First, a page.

Blow-up dolls: Reportedly, they have multiple uses.
One of them, per the word on the street, involves an avoidance of HOV citations.
If you’re unfamiliar with carpool-only High-Occupancy Vehicle lanes, I offer a tale of creation which may or may not be true.
In Los Angeles, there was once a four-lane freeway.
It was colossally constipated.
Those in government got an idea: Within a county spanning 500 square miles — in which hour-long rides to work aren’t uncommon — let’s reserve one lane exclusively for unicorns.
Unicorn: An adult who, knowing no neighbor with the same place of employment or considerably compatible schedule, would prefer to spend even more time trekking to work by splitting one vehicle between multiple commuters with differing destinations. Though a primary reason for working is to make their car payment, they delight in losing the ability to independently drive. Furthermore, they appreciate the incapacity to do anything after clocking out other than endure an extended route before being dropped off late at home.
Once the magical horse has returned to its residence, errands may be pursued — robbing the mythical creature of even more of its evening.
The plan didn’t fill the freshly re-allocated lane with spiked stallions, but it did increase the number of horns — honked amid even worse cloggage in the now-effectively-only-three-lane thoroughfare.
Interstate intestines, enjoy a chunk of cheese.
Now onto smooth moves in the Big Apple:
General Superintendent Giulio Divirgilio’s purportedly paired himself with an inflatable individual for city travel in his Kia Telluride.
The aired-up companion has hunkered in the passenger seat, giving the appearance of a two-person paradigm.
— New York Post (@nypost) December 15, 2021
Giulio was pressed directly about the allegation:
Confronted by The Post outside the East New York building, Divirgilio denied he had the inflatable suit-sporting businessman in tow to illegally cruise in lanes reserved for high-occupancy vehicles.
As it turns out, the guy’s just lonesome:
“I don’t use it for the HOV,” the $122,000-per-year government official insisted. “I use it for the company.”
He posed a pointed question: “Have I ever lied to you?”
As for Giulio’s coworkers, it seems the jury’s out.
One Buses employee asked, “Why would anyone have that there except to do HOV stuff?”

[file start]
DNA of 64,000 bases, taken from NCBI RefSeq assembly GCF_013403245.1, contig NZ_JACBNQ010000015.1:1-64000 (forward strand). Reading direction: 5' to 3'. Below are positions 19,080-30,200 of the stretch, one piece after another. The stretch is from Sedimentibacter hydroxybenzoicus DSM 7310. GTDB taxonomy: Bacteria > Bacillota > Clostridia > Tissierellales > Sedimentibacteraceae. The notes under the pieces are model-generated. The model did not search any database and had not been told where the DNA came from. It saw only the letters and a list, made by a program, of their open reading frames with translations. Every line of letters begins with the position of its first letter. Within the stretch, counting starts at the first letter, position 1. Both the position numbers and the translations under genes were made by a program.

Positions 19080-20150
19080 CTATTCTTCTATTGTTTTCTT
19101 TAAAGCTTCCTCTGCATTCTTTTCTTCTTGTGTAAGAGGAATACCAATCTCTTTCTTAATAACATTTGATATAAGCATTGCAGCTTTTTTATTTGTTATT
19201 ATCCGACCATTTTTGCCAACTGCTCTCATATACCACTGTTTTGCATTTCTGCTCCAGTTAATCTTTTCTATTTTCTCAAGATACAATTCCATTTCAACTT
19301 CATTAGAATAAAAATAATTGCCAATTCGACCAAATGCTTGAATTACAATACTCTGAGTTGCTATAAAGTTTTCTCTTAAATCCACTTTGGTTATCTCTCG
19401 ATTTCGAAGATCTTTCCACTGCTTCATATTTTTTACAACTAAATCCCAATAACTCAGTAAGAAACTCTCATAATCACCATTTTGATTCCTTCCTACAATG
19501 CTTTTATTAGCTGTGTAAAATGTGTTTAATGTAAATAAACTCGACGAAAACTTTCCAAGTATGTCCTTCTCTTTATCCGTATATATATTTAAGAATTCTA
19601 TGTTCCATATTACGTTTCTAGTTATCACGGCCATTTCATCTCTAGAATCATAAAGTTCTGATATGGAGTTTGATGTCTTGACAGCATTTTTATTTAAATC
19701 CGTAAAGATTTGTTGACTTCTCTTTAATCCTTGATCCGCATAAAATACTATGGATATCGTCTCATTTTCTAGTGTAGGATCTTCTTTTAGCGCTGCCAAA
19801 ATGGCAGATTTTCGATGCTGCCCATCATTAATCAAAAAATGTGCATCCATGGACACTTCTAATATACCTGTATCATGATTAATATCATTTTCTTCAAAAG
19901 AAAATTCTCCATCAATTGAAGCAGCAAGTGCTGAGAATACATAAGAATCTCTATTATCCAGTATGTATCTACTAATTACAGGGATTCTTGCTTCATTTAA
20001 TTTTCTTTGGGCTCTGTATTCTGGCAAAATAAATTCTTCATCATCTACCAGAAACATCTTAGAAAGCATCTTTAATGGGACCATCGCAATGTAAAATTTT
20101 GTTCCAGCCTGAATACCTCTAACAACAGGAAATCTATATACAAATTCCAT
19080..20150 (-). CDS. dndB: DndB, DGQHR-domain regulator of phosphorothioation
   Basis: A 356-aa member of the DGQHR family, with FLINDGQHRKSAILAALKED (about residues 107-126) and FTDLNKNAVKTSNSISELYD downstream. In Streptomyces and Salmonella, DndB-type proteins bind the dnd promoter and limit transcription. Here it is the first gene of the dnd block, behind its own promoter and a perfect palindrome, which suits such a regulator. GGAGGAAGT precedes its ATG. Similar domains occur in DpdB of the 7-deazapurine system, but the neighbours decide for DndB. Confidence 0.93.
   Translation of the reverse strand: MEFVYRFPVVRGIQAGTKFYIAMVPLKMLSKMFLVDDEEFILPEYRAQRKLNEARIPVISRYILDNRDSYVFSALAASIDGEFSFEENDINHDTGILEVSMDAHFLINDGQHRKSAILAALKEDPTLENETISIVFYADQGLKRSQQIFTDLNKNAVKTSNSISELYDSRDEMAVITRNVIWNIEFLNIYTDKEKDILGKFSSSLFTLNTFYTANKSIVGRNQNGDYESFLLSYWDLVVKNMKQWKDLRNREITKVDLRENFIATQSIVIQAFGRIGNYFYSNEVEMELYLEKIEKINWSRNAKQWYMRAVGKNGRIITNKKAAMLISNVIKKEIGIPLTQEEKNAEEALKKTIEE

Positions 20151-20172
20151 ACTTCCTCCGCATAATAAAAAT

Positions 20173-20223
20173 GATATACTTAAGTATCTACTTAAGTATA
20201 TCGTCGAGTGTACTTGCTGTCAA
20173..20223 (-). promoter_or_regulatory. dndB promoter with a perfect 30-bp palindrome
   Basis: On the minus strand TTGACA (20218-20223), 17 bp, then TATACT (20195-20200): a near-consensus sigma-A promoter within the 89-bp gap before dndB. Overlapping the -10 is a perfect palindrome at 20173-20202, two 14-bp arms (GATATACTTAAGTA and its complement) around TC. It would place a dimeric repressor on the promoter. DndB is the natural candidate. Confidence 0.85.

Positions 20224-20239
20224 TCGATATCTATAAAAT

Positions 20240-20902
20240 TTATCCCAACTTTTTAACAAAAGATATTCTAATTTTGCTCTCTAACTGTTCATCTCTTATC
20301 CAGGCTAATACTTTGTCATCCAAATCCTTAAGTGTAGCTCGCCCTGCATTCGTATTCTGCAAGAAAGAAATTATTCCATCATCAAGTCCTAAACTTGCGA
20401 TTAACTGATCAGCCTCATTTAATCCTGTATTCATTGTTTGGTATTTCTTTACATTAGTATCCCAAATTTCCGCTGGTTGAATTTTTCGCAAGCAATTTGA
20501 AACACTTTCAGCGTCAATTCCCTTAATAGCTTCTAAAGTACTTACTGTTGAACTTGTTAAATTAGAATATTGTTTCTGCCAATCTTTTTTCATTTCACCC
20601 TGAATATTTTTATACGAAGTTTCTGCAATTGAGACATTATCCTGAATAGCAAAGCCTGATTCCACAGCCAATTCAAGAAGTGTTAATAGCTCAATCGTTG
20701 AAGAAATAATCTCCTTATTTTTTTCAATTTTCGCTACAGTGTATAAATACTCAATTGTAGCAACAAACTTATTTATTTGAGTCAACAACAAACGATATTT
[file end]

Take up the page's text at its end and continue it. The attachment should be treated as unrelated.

A union official offered, “It’s unbecoming of a manager. We laugh, but what else is he doing in secret that we don’t know about?”
Giulio wouldn’t be alone in an effort to beat the system. A Google search turns up phenomenal photographic evidence.
Additionally, in January of last year, I covered the case of a 62-year-old Tempe, Arizona resident.
The innovative wheelman had employed what looked to be a mummy in order to live the HOV life:
Think you can use the HOV lane with Skeletor riding shotgun? You’re dead wrong! ☠︎ One of our motor troopers cited the 62-year-old male driver for HOV & window tint violations on SR-101 near Apache Blvd this morning. #NiceTry #YoureNotHeMan #AZTroopers pic.twitter.com/wQYY831mNY
— Dept. of Public Safety (@Arizona_DPS) January 23, 2020
From my write-up:
I don’t know why the government would have such a problem with a skeleton in the front seat. The dead can already vote; why not let them drive?
Back to Giulio, he’s former NYPD.
The 10-year+ MTA employee incurred two parking tickets earlier this year, both for lacking a front plate.
Fortunately for Mr. Lonely, he’s not lacking a front friend.
I assume Giulio’s innocent, but what about all those on the road who are using dummies to triumph over traffic?
And if it’s also “for the company,” what’s happening when the combustible couples get home?
Hopefully, none of the dolls end up being punctured.
By something sharp in the seat, that is.
Actually, that doesn’t sound any better.
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